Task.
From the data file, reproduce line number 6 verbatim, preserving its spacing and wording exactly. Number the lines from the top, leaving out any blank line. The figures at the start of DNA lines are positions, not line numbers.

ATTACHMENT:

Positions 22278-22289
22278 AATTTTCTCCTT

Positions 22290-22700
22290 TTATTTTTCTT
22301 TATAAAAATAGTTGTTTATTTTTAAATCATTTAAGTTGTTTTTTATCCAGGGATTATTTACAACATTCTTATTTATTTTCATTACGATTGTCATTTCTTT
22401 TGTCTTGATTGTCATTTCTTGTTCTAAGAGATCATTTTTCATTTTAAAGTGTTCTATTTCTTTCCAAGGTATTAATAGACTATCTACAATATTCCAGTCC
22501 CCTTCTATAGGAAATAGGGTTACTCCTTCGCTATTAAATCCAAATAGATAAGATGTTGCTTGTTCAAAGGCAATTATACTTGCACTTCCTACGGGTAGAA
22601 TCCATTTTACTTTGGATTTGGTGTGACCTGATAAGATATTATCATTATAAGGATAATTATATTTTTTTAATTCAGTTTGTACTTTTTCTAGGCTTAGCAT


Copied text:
22401 TGTCTTGATTGTCATTTCTTGTTCTAAGAGATCATTTTTCATTTTAAAGTGTTCTATTTCTTTCCAAGGTATTAATAGACTATCTACAATATTCCAGTCC